Tesla Autonomous Driving Case Study: DCF Vs Probability Based Valuation
Ashwath Damodaran, is an iconic professor of valuations at NYU Stern & has trained a generation of corporate finance specialists by generously making hisspreadsheets & methods available online to non-NYU students long before the days of the MOOC & the Khan Academy. He recently wrote two posts on Tesla’s valuation: The first post in Sep 2013 had a valuation of $67 in Sep 2013 & the second post updated the model in Mar 2014 to give an estimate of 2014. Both these models rely on a single Discounted Cash Flow Valuation (DCF) method which projects revenue, profit & cash flows into the future & discounts them back to the present.
In a high growth company like Tesla, the most important assumption in any DCF model makes is around the potential growth in revenue at the end of the forecast period. Prof. Damodaran made a critical choice by assuming that Tesla would like Audi in the future. Here is the below chart where he makes that assumption.
However, the DCF model does not take into account powerful optionality that companies can extend into new markets or develop new technologies that could change the market trajectory. Damodaran himself has discussed a probability weighted scenario analysis like the real options methodology but he did not use that method in the Tesla analysis.
But, what do we do when we have truly innovative technology like autonomous driving that could make Tesla blow past projections? Shall we attempt the probabilities of these different scenarios & be approximately right than exactly wrong?
Goldman Sachs attempted a probability based approach for five scenarios in March 2014 to value Tesla. The table is given below:
The “Maytag Repairman” scenario assumes a convenience based model like dishwashers that altered the perception of consumers value. Similarly, could autonomous driving alter the perception of convenience of a Tesla vehicle based on Autopilot features. Goldman’s “Maytag Repairman” valuation was at $329 for Tesla’s automotive business but only at 8.3% probability of happening. Each individual scenario’s valuation was done based on a DCF model but the aggregate valuation was derived through a probability weighted approach. Therefore, the aggregated probability weighted model was $180 for the automotive business.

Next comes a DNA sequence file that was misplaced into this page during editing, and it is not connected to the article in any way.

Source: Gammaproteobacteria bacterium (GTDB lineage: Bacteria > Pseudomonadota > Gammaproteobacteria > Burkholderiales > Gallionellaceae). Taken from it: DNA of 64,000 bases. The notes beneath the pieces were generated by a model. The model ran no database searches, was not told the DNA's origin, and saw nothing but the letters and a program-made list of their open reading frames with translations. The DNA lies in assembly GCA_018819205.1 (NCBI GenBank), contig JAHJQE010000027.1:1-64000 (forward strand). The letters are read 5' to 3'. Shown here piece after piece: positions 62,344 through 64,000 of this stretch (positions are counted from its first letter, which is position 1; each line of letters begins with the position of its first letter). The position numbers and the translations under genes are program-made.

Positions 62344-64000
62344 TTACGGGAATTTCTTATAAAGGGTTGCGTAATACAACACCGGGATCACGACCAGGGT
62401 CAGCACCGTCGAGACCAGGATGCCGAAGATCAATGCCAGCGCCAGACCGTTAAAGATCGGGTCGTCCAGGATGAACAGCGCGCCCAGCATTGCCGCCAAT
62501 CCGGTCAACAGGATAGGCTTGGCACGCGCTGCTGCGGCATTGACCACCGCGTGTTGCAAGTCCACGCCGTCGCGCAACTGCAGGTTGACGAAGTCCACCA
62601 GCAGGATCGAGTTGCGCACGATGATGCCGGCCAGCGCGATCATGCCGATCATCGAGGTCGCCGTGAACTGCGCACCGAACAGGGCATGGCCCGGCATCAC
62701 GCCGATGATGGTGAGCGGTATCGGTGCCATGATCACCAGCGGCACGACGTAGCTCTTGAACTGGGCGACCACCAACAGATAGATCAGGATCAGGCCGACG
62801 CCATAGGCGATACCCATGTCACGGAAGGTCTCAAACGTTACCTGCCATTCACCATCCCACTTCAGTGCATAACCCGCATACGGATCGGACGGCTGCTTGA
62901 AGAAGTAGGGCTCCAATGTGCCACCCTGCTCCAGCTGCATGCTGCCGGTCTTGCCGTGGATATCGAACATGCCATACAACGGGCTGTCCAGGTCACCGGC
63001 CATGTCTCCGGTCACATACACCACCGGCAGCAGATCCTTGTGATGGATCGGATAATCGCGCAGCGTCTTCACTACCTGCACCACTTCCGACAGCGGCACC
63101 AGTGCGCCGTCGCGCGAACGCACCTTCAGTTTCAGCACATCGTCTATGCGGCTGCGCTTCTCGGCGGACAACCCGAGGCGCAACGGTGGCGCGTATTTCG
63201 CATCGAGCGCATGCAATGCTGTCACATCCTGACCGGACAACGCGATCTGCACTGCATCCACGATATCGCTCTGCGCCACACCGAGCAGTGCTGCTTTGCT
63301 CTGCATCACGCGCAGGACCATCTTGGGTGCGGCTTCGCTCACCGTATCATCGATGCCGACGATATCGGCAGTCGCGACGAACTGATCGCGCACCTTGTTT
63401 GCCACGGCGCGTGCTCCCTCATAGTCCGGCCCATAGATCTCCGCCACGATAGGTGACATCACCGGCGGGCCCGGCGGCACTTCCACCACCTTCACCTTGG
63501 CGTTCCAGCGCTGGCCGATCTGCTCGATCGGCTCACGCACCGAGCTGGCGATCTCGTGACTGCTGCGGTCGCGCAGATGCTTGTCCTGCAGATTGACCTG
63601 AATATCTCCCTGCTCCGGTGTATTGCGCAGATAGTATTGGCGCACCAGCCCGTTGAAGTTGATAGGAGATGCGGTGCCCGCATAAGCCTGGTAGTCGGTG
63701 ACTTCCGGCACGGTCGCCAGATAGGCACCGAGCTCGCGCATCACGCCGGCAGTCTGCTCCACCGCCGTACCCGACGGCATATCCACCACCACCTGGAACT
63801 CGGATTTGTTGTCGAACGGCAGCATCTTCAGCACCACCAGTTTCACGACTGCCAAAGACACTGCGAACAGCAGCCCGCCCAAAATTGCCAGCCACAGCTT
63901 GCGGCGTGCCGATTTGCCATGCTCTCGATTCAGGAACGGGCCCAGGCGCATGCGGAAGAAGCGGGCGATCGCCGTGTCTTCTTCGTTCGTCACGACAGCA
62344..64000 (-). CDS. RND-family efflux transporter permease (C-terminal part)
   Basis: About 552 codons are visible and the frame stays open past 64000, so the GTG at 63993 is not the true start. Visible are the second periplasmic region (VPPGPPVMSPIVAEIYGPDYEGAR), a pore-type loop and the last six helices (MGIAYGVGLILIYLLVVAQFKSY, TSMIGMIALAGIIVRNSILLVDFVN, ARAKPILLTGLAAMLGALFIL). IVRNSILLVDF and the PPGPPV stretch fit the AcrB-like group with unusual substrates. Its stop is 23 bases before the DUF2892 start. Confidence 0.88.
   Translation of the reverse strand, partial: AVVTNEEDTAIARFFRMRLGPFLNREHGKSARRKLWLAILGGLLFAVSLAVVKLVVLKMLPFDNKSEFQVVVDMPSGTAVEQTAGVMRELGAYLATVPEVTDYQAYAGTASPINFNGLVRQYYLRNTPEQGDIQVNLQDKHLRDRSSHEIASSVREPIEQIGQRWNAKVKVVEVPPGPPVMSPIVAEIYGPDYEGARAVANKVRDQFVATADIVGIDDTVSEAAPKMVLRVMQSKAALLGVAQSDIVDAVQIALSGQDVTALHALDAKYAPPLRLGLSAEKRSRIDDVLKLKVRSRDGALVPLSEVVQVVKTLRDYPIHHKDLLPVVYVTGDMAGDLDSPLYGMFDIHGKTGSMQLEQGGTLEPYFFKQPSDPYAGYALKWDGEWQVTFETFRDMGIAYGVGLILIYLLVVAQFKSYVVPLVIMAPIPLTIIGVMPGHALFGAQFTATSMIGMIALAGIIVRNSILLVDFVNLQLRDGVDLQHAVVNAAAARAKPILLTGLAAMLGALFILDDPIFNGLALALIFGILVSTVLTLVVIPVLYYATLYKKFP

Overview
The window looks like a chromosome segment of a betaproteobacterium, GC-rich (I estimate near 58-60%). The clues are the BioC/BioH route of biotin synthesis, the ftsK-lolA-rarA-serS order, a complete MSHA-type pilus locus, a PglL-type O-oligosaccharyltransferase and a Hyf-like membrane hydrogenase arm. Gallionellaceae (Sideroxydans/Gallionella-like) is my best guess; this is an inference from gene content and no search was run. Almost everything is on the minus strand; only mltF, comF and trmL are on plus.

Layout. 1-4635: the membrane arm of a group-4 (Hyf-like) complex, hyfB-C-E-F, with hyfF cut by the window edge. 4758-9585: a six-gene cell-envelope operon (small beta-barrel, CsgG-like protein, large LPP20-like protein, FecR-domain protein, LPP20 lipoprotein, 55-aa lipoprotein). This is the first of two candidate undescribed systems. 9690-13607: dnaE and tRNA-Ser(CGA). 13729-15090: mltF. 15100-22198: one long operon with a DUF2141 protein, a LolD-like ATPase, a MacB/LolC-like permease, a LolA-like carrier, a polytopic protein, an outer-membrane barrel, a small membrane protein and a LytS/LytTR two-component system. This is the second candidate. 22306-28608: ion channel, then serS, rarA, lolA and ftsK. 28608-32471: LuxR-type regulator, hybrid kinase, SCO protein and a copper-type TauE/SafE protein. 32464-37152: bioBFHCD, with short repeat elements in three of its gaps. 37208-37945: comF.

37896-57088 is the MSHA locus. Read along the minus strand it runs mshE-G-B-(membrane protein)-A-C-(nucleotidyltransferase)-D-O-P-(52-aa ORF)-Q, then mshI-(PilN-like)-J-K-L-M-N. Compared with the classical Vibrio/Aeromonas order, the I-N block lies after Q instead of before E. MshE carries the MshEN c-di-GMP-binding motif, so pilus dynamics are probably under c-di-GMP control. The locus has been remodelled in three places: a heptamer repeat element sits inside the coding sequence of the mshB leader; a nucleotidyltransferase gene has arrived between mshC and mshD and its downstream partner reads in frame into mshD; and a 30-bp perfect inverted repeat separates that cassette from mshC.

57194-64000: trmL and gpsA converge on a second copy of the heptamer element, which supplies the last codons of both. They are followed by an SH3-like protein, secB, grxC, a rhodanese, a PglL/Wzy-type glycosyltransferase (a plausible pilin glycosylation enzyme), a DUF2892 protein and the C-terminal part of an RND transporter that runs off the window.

However, after our recent research on Tesla’s Autopilot hiring patterns, the probability of the “Maytag repairman” scenario will likely be more than 8.3%. We changed the probabilities based on the Goldman model & outlined a different probability based valuation.
The valuation when we changed the probabilities of the “Maytag Repairman” scenario to 39.2% & correspondingly decreased other scenarios, jumped to $255 for Tesla’s automotive business and $275 after accounting for the Grid storage optionality.
The autonomous driving technology illustrates a contentious issue for finance practitioners. Shall we ignore the Autonomous Driving possibility & only value the company based on current reality? Or Shall we factor in the probability of the autonomous technology working & appropriately adjust our world view?